Wednesday 21 March 2018

I didn't plot against Blair or threaten Murdoch, says Brown

Gordon Brown. Photo: Getty Images
Gordon Brown. Photo: Getty Images

Rowena Mason in London

Gordon Brown denied ever plotting against Tony Blair or threatening Rupert Murdoch in evidence to the Leveson Inquiry yesterday.

The former British prime minister was dogged by accusations of bullying throughout his time at No 10 but insisted that he never "authorised" any briefing against colleagues.

Mr Brown also strongly rejected claims that he declared "war" on Mr Murdoch in a telephone call after losing the support of 'The Sun' newspaper.

He described the allegations as "gossip, rumour, innuendo" and even accused Peter Mandelson and Alistair Darling of putting "tittle-tattle" about alleged plots in their memoirs.

Mr Brown said he "hoped" none of his aides had ever tried to oust ministers and there was "no evidence" they ever tried to do so.

A number of senior politicians have said publicly that Mr Brown and his aides were trying to get rid of them. Mr Blair believed a cabal around his former chancellor was plotting to oust him at the height of the London terrorist attacks in 2006.

Mr Darling also thought Mr Brown was trying to replace him as chancellor with Ed Balls. He described working with the former prime minister as like "having dental treatment without anaesthetic".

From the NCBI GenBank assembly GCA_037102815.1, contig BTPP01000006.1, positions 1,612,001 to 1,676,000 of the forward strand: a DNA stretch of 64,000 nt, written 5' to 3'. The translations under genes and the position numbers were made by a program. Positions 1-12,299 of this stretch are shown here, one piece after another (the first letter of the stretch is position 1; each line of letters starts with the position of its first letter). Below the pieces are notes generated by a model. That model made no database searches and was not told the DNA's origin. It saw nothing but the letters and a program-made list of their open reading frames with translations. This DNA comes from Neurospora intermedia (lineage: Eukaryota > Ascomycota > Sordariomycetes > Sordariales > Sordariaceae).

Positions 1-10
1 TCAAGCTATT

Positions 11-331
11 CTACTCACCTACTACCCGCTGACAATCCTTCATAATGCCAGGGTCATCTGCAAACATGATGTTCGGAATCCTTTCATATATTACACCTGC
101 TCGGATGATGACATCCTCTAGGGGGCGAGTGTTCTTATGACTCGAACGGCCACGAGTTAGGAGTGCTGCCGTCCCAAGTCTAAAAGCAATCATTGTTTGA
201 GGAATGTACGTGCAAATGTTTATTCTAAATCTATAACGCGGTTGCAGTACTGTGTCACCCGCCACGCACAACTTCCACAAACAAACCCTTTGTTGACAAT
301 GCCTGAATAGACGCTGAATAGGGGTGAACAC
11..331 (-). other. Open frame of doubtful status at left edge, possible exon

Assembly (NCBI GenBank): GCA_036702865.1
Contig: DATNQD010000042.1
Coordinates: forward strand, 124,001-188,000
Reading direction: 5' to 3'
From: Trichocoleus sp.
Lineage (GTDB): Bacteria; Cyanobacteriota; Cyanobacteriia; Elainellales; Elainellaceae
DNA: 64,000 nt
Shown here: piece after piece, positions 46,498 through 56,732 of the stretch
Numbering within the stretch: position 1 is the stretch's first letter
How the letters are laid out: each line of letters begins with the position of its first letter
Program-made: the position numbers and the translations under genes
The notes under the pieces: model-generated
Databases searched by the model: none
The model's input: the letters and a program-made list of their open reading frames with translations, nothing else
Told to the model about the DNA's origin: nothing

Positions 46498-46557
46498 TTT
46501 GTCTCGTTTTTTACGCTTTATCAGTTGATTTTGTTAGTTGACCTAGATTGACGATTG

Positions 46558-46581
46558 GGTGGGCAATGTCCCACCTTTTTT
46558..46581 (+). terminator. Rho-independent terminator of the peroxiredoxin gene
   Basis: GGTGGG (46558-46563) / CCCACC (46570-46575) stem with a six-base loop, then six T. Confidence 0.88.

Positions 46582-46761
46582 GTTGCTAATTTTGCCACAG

However, Mr Brown said yesterday he considered Mr Darling a "friend" and would never have tried to get him removed.

He did admit he was warned by civil servants and MPs about the activities of one adviser, Damian McBride, who was later forced to resign over emails revealing a plot to smear top Conservatives.

Mr Brown faced questions about his own behaviour when asked whether he had ever "threatened" the Murdoch media empire.

He admitted that he spoke to Rupert Murdoch on the phone in early November 2010 to complain about coverage of the war in Afghanistan in 'The Sun', but denied evidence by Mr Murdoch that there was an angry call between the two men after 'The Sun' withdrew its support for the Labour Party.

"There is no evidence of this call happening at the time he said this call happened," Mr Brown said. "The call did not happen, the threat was not made."

Mr Brown said he found it "offensive" that the newspaper tried to "ruin party confidence" by withdrawing its support, but he claims he did not contact Mr Murdoch about it.


News Corporation immediately released a statement saying that Mr Murdoch "stands by his evidence".

Mr Brown said he was more concerned about suggestions in 'The Sun' that he had shown disrespect to troops by failing to bow at a cenotaph and sending a letter to the mother of a dead soldier littered with mistakes.

He admitted trying to get Mr Murdoch to stop these "personal" attacks but denied being "obsessed" with the newspapers.

However, Geoffrey Robinson, the former Labour paymaster general, who was close to Mr Brown, said yesterday that he had "chosen his words very carefully" under oath.

"He was very aware of the press," said Mr Robinson.

"He remained very clear that he probably went to phoning editors all the time to know what they were going to do or to try and influence what they were going to do."

Mr Brown said meetings with newspaper editors were his "duty" and defended the need for a free press, but he said newspapers sometimes went too far, and criticised 'The Sun' for publishing a story about his son suffering from cystic fibrosis.

(© Daily Telegraph, London)

Irish Independent

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